FREE Photo Editing Software: Olympus Workspace has Amazing Features and All Olympus Art Filters

Free to all Olympus users, Olympus Workspace has SECRET super powers starting with the ability to apply ANY Olympus Art Filter to ANY image file captured by ANY camera, scanner or screen grabber.

No, Olympus Workspace is not a Photoshop replacement. Workspace is a powerful editing tool that’s available to Olympus owners free-of-charge. With it you can process Olympus Raw files, apply Olympus’s famous Art Filters, and perform the extremely wide assortment of edits listed below. Note that you cannot process Raw files from other camera makers, or DNG files; however, you can edit JPEGs from any camera.

Download Now
Visit the Olympus Workspace download site and enter your Olympus camera serial number. Compatible with Mac and Windows PCs.

Included Editing Functions
Rotate/reverse, trimming/tilt correction, exposure compensation, white balance, color correction (color saturation, brightness, hue), Clarity, Dehaze (see below), tone curve (level correction), Highlight & Shadow, contrast, color saturation, tone correction, Art Filter, color filters, shading correction, distortion correction, Fisheye Compensation, Keystone Compensation, sharpness, unsharp mask and red eye correction.

Olympus Workspace will also do basic video editing (combine, cut, extract).


Here are the Secret Super Powers
In my mind the best thing about Olympus Workspace is the ability to apply Art Filters to any image. Previously there were two choices: select the Art Filter when shooting, or shoot Raw and apply the filters in post processing. And of course, it required a late-model Olympus camera.

The predecessor to Olympus Workspace is Olympus Viewer 3. Viewer 3 did not edit JPEG files, so naturally it was impossible to apply Art Filters to JPEGs. Now it’s possible to apply an Art Filter to any image file, even if it was created with a different brand of camera altogether. Or no camera at all.

So there’s no doubt, you must provide the serial number of your Olympus camera when you download the free editor. If you use the software with non-Oly images, don’t ask for tech support.

Lighten Composite
Composite is a popular Olympus software feature that allows you to combine several images in interesting ways. The Lighten Composite option has been added so now you can process a set of multiple images and limit compositing to only the areas with changes in bright sections (think lightning). Darken is also available as an optional setting for compositing only the dark sections from images.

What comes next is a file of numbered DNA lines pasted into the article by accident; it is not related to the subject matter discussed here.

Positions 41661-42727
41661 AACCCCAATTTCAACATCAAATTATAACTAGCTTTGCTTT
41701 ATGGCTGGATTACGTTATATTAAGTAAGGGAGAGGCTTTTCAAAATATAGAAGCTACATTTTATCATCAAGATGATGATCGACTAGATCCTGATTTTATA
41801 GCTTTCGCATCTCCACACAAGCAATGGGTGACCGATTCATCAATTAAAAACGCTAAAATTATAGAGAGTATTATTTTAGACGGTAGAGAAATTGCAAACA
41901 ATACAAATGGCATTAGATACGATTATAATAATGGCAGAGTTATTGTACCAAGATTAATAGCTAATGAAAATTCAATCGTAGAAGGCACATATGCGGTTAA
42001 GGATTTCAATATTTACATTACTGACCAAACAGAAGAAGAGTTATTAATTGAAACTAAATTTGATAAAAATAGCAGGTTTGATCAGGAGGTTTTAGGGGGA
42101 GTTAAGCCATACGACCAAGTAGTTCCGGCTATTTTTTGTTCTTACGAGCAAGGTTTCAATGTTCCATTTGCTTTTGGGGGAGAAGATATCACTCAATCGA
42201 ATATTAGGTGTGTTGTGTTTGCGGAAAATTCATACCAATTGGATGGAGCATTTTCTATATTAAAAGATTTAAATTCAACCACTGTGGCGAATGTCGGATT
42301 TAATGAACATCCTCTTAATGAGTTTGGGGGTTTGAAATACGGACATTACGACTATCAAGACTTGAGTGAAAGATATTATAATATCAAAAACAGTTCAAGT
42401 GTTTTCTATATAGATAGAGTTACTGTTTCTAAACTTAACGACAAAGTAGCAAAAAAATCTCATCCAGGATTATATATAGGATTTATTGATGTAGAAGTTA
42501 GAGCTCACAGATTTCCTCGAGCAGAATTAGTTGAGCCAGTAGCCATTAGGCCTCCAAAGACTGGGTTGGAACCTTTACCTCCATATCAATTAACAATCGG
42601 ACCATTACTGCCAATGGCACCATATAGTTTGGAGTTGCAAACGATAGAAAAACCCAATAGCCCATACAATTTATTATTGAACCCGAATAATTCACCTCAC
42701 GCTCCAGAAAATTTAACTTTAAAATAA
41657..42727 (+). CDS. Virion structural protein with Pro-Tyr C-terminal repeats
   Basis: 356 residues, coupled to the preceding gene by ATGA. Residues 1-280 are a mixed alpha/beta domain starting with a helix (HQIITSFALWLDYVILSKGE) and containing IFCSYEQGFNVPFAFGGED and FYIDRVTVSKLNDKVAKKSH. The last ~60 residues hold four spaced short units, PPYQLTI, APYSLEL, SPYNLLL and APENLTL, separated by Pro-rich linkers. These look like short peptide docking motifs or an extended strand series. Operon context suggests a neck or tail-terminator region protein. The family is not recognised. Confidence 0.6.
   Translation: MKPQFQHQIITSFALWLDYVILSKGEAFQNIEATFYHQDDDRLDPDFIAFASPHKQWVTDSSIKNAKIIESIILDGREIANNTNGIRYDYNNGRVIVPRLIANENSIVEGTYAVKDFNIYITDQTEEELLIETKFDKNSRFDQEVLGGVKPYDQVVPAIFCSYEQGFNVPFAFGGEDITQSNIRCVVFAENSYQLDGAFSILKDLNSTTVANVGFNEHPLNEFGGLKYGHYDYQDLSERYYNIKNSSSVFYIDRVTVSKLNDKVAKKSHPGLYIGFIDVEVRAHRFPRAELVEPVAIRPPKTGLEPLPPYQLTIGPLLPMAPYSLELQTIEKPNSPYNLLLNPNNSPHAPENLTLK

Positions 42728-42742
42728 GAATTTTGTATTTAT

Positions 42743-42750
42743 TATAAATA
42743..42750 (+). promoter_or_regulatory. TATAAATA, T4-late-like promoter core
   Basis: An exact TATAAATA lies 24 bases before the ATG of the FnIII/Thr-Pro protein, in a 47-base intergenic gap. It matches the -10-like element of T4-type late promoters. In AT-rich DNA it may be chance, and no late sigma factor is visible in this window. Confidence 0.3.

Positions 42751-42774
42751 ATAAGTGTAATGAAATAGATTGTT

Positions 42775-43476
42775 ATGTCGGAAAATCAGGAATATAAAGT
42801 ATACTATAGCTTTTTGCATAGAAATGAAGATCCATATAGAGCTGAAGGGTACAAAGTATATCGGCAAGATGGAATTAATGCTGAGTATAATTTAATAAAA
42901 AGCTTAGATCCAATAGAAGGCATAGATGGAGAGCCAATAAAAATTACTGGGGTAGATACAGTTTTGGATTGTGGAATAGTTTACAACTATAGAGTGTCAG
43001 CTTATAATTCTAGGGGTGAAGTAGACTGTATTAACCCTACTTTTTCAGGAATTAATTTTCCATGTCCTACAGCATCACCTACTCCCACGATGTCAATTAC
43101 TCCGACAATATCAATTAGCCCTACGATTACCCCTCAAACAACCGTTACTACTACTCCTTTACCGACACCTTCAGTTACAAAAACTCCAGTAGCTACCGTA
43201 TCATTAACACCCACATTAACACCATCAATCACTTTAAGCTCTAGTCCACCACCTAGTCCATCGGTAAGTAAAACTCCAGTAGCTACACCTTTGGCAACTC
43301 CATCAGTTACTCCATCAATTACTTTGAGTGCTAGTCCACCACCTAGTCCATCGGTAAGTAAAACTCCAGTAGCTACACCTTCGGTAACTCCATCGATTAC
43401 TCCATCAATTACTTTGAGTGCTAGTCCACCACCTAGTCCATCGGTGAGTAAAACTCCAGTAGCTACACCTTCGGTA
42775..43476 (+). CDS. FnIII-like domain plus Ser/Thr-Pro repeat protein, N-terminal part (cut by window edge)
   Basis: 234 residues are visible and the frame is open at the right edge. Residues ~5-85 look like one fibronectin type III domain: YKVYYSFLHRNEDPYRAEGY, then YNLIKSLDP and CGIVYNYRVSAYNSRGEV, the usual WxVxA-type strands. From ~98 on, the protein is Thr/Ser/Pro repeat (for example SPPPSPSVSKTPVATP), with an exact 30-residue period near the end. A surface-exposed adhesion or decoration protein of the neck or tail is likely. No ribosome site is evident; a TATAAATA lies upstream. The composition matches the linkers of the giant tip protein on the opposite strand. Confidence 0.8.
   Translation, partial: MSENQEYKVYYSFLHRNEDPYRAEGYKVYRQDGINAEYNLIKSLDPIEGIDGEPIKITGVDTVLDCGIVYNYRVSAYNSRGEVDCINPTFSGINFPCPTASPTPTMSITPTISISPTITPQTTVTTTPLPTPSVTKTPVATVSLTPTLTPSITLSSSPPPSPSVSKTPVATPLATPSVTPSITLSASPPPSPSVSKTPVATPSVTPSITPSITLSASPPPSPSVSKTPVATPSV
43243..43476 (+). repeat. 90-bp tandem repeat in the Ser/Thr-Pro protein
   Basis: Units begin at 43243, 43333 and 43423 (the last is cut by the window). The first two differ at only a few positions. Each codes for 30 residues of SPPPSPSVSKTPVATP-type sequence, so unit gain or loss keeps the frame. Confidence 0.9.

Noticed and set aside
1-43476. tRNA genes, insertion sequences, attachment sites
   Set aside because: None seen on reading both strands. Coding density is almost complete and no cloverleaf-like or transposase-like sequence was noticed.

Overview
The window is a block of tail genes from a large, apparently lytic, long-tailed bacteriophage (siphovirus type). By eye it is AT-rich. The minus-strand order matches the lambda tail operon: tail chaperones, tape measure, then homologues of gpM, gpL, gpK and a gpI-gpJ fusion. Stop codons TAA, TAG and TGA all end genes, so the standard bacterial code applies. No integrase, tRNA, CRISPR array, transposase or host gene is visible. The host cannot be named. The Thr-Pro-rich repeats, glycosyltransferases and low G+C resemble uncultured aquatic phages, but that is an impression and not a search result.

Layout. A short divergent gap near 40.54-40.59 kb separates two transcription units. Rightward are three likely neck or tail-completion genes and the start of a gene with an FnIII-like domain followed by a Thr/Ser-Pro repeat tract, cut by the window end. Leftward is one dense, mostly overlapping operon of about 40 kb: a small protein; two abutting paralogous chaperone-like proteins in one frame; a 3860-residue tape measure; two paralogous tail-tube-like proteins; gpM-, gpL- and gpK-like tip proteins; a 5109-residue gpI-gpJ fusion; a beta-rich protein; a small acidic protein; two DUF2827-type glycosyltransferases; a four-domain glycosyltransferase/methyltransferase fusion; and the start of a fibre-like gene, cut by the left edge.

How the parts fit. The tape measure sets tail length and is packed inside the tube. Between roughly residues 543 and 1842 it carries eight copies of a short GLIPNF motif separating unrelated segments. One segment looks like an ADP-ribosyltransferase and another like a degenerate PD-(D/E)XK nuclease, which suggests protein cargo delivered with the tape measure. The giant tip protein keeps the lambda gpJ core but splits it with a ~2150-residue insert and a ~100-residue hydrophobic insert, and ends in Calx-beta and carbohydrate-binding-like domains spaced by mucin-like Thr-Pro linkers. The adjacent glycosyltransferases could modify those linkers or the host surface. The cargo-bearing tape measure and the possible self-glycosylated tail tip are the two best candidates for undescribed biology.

Focus Stacking
Focus Stacking processes the multiple images shot in Focus Bracketing to generate a single image with an extremely large depth-of-field. Up to 999 images can be composited. This does not work with non-Olympus files, in fact only images shot with a lens that supports Focus Stacking can be composited (for obvious reasons). But hey, auto focus stacking? Sign me up.

System Requirements for Olympus Workspace.

Update Firmware
Your camera and lens firmware can be updated within Workspace. Worried that you might brick your gear when you download firmware updates from an SD card? Forget jiggling the camera, you can connect to your PC and comfortably install the upgrade.

Process Raw Using Camera’s Raw Engine
If you own an Olympus OM-D E-M1X or other recent OM-D EM model (check website for full compatibility list) you can connect it to your computer via USB and use the power of the high-performance TruePic VIII image processor in the camera to speed-up Olympus Workspace for faster RAW processing.

This should probably be included as a Secret Super Power, too: you can change the layout of Workspace to match your style or whim. There are five arrangements that can be changed without disturbing the control menus on the left and right. You can shift quickly from a display of thumbnails to a layout similar to Adobe Bridge’s Filmstrip style, or move the thumbnails to the left side of the open image (instead of the bottom). Or you can overlay the open image on top of the thumbnails in a floating window. Finally, you can view the open image full screen.

On the downside, some of the operations are a bit slower than I expected, and I have a very peppy machine. I haven’t tried it yet on a Mac (yes, it is both Mac and Win compatible).

If you own an Olympus camera, you should try Olympus Workspace. It doesn’t cost a dime and it allows you to make creative decisions during post processing that weren’t always possible before.

—Jon Sienkiewicz


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